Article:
Walking down the street in NYC, I notice a woman putting red lipstick on while looking at her reflection in her handheld mirror. She’s homeless, living out of the bags that encircle her. Oblivious to her surroundings, she holds the lipstick in her hand and, with determination, she starts moving it around and around her lips, causing the definition to disappear. After pausing to carefully check her image in her mirror, she continues applying the red color.
The motion feels eerily familiar. I remember taking my mother’s red lipstick and, while looking in her mirror, I tried to mimic the movement I’d watched her do so often. I rubbed the red around my lips and felt it soften as it glided over itself. The sensation was exciting, full of wonder and mystery that I longed to be a part of. I looked in the mirror at my reflection and tried to imagine what I would look like all grown up.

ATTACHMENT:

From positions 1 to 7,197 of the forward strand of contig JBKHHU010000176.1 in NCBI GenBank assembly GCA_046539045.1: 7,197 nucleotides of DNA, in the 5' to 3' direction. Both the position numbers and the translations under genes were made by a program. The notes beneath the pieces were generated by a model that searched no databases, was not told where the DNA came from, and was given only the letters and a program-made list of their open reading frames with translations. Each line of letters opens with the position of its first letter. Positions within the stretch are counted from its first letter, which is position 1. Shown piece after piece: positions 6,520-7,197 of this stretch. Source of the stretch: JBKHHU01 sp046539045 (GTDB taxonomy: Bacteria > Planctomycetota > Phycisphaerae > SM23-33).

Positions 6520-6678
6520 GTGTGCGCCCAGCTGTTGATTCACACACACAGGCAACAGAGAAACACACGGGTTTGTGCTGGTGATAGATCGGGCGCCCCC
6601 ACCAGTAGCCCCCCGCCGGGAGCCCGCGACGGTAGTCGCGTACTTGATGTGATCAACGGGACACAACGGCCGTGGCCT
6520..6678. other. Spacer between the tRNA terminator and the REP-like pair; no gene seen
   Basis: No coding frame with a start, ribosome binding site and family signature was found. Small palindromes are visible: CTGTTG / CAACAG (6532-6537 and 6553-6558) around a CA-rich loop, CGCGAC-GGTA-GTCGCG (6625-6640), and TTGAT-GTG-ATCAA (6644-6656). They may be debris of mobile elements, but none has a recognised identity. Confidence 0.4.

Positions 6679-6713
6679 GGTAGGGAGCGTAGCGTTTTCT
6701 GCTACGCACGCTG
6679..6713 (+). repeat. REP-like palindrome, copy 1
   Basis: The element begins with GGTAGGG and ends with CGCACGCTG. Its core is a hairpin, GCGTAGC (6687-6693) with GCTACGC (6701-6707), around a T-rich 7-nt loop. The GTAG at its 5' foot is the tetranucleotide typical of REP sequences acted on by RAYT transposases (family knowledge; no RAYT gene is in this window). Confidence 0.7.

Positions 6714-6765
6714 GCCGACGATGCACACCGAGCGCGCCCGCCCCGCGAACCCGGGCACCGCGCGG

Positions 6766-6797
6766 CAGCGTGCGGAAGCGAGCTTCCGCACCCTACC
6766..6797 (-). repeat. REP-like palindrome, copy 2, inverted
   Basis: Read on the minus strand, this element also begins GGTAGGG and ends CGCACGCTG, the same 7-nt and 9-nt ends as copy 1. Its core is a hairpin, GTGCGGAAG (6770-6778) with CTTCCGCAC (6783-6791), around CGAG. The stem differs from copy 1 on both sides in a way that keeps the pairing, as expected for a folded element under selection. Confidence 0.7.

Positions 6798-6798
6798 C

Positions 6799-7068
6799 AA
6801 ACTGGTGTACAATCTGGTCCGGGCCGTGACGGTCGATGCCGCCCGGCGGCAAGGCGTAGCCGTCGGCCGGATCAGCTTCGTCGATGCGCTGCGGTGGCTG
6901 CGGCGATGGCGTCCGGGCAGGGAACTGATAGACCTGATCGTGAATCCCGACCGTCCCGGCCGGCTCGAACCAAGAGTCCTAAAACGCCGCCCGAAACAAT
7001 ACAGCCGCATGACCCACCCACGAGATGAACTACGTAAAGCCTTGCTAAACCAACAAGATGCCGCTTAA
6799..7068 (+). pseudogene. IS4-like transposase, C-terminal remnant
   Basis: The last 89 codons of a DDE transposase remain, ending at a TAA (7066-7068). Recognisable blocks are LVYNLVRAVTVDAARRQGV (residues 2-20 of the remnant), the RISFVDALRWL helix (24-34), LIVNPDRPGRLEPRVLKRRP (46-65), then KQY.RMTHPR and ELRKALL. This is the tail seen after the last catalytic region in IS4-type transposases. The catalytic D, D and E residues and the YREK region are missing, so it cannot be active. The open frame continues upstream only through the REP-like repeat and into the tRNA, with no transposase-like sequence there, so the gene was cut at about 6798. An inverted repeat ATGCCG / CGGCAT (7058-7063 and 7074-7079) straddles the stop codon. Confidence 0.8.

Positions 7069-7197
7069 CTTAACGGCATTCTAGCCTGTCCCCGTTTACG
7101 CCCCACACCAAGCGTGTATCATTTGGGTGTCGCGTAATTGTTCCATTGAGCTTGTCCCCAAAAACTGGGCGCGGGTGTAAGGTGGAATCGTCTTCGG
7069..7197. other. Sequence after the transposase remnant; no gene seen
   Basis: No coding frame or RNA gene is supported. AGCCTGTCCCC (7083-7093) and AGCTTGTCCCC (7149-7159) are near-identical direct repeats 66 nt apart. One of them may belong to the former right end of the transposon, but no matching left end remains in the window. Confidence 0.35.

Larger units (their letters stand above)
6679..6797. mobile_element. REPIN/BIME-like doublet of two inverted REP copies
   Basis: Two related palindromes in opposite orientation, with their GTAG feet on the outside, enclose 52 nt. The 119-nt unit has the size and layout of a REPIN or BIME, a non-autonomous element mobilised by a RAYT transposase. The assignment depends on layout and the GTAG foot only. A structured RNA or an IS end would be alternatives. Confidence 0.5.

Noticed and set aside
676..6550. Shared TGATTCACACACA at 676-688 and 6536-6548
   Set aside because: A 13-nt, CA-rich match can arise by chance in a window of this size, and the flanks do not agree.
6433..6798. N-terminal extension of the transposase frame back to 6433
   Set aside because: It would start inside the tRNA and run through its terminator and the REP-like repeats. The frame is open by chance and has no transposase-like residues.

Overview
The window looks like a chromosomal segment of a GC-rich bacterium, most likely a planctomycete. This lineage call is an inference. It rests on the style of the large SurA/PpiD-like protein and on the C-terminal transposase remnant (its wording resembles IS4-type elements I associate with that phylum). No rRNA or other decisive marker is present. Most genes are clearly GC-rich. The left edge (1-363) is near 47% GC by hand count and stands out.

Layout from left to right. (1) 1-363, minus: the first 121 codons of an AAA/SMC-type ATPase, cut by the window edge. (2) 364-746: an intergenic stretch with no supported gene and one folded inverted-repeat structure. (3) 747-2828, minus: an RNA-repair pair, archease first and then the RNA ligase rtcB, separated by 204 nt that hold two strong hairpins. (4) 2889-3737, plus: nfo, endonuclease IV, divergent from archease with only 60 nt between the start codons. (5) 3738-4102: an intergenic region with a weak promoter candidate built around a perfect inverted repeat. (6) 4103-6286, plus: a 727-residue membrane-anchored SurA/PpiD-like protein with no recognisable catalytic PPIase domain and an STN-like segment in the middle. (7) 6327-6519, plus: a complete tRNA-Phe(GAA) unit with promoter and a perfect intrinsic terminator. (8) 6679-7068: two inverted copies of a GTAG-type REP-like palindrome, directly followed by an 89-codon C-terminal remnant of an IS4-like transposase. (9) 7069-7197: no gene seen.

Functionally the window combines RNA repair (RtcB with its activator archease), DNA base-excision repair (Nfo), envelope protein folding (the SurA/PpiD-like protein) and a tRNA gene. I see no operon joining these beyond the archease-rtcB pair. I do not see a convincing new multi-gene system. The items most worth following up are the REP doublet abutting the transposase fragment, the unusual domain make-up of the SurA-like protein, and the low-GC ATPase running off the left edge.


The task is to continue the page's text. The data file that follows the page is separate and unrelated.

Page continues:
My attention goes back to the woman on the street and I wonder if she too is looking in her mirror, trying to imagine herself at a different time.
I smile, grateful for the memory she brought back and for the connection we had through an act of femininity.
Comments will be approved before showing up.
I was with my mother in her room at her new abode.
As I sat facing her, I began to read last week’s post, Cooking through a Child’s Eyes, about the time we baked a marble cake together. I wondered if she remembered the event that. . .
The first time I saw magic happen in the kitchen I was six years old and wanted to help my mother cook. I’d follow her every step and move, clinging like her shadow, struggling to see what she was doing. Inevitably, she’d turn around and trip over me. It wasn’t optimum for either of us, so when she told me we were going to bake a special cake and I could help … “there is a surprise at the end,” she promised…
I beamed with joy…
Cooking is full of mystifying moments that are…
The last time I took a train that had a dining car was right after I graduated from high school.
Walking into the dining car, I was flooded with memories of childhood trips. It looked exactly as I remembered: the tables were set with clean white tablecloths, cloth napkins, china, silverware, and gleaming glasses—just like in an old movie.
I was excited and hungry for French food. My first taste was . . .